5'She’s Not There: A Life In Two Genders'
When Caitlyn Jenner proudly graced the cover of Vanity Fair, an incredible conversation began about our country’s transgender community. But there is still so much to learn about the topic, and Jennifer Finney Boylan’s memoir, She's Not There, is a great place to start. In this eye-opening read, Boylan shares her transition story with grace and humor, humanizing the experience for all of her readers. It’s easy to know that a transgender person should be treated no differently than anyone else, but to delve right into someone’s pain, experience, and life is something we should all do this year.
6'The White Album'
Are you still heartbroken over the end of Mad Men? Then sit down with a glass of Canadian Club and revisit the Lucky Strike era with The White Album. Published in 1979, Didion’s collection of essays delve into some of the key events of the 1960s and how they shaped the world we live in today.
7'To Kill A Mockingbird'
Book nerds rejoiced when it was announced that Harper Lee’s previously unpublished manuscript, Go Set a Watchman, would be published in 2015. But they were heartbroken when the novel failed to live up to literary and moral expectations. To reignite your love for Lee – and more importantly, Atticus Finch – reread To Kill a Mockingbird and try to forget the most recent book was ever released.
8'Forcing The Spring: Inside The Fight For Marriage Equality'
On June 26, 2015, everyone bled rainbows when the Supreme Court finally ruled to make same-sex marriage legal across the country. It was a long-awaited decision that Jo Becker maps out in her book, Forcing the Spring. Beginning with the inception of Proposition 8, Becker covers everything from state-to-state fights all the way to the Supreme Court ruling. Being an ally for marriage equality is a pretty wonderful thing, but knowing just how hard the fight and journey was is even better.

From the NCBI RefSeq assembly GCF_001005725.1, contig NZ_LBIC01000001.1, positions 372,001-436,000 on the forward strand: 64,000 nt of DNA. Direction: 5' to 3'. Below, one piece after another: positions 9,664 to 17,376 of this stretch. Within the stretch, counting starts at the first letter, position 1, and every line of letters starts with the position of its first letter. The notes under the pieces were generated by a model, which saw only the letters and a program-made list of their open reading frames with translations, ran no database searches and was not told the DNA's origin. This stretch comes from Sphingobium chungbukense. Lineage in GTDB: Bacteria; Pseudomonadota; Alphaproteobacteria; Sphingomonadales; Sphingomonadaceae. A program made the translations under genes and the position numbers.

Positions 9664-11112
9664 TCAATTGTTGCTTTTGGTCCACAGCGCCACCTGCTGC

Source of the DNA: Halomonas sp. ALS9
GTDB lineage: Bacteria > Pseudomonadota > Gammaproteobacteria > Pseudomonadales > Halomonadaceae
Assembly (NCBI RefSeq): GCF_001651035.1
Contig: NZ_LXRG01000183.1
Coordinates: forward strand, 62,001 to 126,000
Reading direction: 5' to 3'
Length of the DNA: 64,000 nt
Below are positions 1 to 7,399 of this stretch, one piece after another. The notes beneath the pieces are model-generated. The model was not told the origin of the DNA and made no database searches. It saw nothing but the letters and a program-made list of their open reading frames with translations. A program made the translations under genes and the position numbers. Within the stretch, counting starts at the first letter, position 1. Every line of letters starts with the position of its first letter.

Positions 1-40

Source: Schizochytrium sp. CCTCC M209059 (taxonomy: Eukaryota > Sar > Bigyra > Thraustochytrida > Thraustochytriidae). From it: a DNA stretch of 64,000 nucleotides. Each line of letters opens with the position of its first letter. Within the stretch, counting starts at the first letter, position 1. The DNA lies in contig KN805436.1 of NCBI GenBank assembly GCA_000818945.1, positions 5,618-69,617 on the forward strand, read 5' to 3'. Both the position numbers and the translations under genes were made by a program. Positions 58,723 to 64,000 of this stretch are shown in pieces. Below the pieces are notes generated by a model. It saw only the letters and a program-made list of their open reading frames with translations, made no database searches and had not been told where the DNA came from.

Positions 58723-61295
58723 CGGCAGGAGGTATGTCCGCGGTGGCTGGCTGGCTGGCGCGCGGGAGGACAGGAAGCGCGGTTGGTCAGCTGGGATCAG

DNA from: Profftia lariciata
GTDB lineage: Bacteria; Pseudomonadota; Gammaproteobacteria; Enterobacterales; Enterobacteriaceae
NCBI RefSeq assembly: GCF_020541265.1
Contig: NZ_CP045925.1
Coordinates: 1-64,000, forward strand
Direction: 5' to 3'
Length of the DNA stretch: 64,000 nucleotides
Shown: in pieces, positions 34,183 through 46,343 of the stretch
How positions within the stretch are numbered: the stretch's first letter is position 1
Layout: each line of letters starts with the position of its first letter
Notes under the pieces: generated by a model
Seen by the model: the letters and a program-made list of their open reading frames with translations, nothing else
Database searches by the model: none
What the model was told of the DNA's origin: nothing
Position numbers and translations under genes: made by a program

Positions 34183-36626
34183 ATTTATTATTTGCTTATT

9'Ghettoside: A True Story Of Murder In America'
Unfortunately, 2015 also brought more horrific stories of gun violence, murder, and crime – particularly ones seeded in racial tension. In Jill Leovy’s novel, Ghettoside, one detective refuses to give up on solving the murder of a young black man, a crime that is committed nearly every day in Los Angeles County. Focusing on how these frequent crimes are often forgotten or unnoticed, Leovy writes a story needed for this time in our world.
10'All The Light We Cannot See'
11'Why Not Me?'
Comedy may be a boy’s club, but women are quickly taking over. From Kate Mckinnon to Amy Schumer, women left the world laughing out loud in 2015. What better way to celebrate the rise of women in comedy than with Why Not Me? from funny lady and Instagram queen Mindy Kaling? A follow-up to her previous book, Is Everyone Hanging out Without Me?, Kaling has again brought the humor with a collection of essays about Hollywood’s obsession with women’s weight, the truth about weddings, and so much more. Not only does Kaling accurately describe what it’s like to a be a millennial woman,but she does so in a way that will make you cry tears of utter elation.